Kavario Middleton. Sophomore. New Starter.
2008 stats: 12 receptions, 82 yards.
Chris Izbicki. Sophomore.
2008 stats: Suspended.
Washington fans might see it as a good sign that one of their tight ends is getting in trouble. I don't mean to compare Chris Izbicki to the reprehensible Jerramy Stevens, but at least he got himself booted from the team last year. Somebody had to try something. Middleton and Izbicki were both big recruiting "gets," athletic receiving threats who should flourish if Steve Sarkisian is able to implement much of his offense this year or next. Though Kavario Middleton had only 12 catches and no touchdowns last season, he was a top-five tight end coming out of high school. He's a big target, at 6'5" and more than 250 pounds. With a healthy quarterback and a coach who presumably wants to provide coaching services in exchange for his paychecks, Kavario could make a big leap this season.
Anthony McCoy. (#15) Senior. Returning Starter.
2008 stats: 22 receptions, 256 yards, 1 TDs
Blake Ayles. Sophomore.
2008 stats: 6 receptions, 41 yards, 1 TD.
USC fields two highly recruited tight ends, but neither provide the Fred Davis track record that helped fuel the Trojan offense in 2006 and 2007. McCoy was the fifth-leading receiver on last year's team, and Ayles saw action in nine games. Ayles had a scare this summer, when he was diagnosed with an irregular heartbeat. He recently had a procedure to address this problem, and reports out of USC camp indicate he is doing better and should be able to play in 2009. Sophomore Rhett Ellison, who played in a couple games as a Redshirt Freshman last year and caught four passes for 58 yards, will likely battle Ayles for the other TE spot. SC did not recruit any tight ends in the 2009 recruiting class.
Lars Anderson. Sophomore. New Starter.
2008 stats: 9 receptions, 84 yards, 1 TD.
This is fitting: when I went to do my research on Anderson, I found that the Red Sox also have a Lars Anderson. Lars, who was not sired by either Arn or Oly, played in six games last season, and tallied 53 of his 84 receiving yards in an Eagle win at NC State. He is not as tall as the ideal tight end (he's 6'3"), but I presume him to be lumberjack strong. A much taller Junior, Jordan McMichael (6'6, 260 pounds) will play with or behind Anderson. McMichael missed substantially all of last season after requiring surgery to repair a hip injury. BC must replace Ryan Purvis, who was a productive three-year player. Third-year Sophomores Chris Pantale and Michael Stone (BC always seems to use redshirting as effectively as any opponent) may also figure into the mix.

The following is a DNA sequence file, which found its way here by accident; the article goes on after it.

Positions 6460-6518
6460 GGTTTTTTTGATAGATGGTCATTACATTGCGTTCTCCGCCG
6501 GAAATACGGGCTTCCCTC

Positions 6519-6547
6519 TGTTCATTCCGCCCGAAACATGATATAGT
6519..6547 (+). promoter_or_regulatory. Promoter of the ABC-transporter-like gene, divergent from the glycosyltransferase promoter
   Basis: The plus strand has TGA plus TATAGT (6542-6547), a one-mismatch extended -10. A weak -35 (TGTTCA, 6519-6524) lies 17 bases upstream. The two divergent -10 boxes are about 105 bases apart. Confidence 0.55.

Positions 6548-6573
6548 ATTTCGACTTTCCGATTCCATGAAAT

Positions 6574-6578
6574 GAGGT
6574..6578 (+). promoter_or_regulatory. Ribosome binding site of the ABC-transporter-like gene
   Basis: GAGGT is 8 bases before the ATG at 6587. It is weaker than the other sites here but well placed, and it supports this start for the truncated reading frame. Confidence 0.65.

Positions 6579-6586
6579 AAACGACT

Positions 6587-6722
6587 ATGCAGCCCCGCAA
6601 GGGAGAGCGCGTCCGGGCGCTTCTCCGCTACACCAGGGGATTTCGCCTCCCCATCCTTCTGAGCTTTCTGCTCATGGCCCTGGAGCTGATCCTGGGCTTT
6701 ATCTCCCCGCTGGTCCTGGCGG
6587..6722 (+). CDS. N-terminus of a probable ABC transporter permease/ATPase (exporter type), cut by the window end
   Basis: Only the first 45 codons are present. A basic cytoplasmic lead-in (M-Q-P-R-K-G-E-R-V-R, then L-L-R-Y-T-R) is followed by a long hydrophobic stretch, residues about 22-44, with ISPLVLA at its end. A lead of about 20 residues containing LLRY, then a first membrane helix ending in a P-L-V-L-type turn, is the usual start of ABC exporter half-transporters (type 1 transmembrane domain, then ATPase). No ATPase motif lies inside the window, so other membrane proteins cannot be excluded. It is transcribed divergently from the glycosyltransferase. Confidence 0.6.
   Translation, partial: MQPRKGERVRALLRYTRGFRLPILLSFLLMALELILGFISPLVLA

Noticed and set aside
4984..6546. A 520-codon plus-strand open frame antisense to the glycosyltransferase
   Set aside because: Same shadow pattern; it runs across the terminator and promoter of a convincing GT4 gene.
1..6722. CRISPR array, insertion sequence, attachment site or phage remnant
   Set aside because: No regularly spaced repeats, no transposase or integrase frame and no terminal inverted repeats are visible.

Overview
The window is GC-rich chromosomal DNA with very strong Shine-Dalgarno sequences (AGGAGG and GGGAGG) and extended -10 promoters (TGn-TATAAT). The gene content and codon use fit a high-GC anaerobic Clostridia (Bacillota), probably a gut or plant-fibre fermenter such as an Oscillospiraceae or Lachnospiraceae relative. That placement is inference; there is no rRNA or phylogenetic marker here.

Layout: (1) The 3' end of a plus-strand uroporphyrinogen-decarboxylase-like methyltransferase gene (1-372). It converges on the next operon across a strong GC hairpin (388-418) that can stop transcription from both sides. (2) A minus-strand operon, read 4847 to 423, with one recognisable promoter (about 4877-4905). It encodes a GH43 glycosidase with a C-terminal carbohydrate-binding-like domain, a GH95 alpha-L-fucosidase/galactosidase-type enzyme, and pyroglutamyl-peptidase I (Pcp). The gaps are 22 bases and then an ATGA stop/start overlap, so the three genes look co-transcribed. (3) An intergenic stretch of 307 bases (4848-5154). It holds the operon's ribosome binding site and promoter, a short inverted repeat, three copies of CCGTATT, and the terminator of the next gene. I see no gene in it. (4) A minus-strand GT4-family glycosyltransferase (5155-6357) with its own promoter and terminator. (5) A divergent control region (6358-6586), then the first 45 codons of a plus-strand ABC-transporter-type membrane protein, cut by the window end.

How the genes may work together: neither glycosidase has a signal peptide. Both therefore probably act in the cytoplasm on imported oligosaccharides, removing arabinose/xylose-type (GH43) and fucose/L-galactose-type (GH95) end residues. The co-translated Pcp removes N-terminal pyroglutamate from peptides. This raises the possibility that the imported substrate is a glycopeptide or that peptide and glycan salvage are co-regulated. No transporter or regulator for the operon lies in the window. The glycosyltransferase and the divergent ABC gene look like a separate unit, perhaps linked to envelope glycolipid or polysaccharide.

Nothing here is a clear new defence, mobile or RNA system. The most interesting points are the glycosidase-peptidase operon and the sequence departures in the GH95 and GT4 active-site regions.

Tony Thompson. Senior. New Starter.
2008 stats: 4 receptions, 30 yards.
Now does not seem to be a good time to be a WSU fan. Tight end is just the latest example. In addition to losing one of their all-time best receivers, the Cougars also lost their top two tight ends from 2008, Devin Frischknecht and Ben Woodard. Both had over 200 yards receiving last year. New starter Thompson should be joined by Redshirt Freshmen Skylar Stormo (look, interesting names are part of college sports, but Washington State seems to be missing the point) and Andrei Lintz, as well as Senior Zach Talman. On the bright side for the Cougar faithful, San Antonio is a beautiful city, and it must have some connection to Washington State that I just haven't yet figured out.
Navy does not use a tight end, or at least not one in the sense we use the term. I'm going to move on, rather than try to fit their personnel into a square peg. At some point, we have to do justice to our favorite rival. Is Navy in Michael's college football database? Is Michael in a National Security Agency database? Both are questions worth asking. (Ed note: for a discourse on the Navy offense, take a look at this old post from -- gulp -- 2007).
Nate Byham (#10). Senior. Returning Starter.
2008 stats: 20 receptions, 260 yards, 1 TD.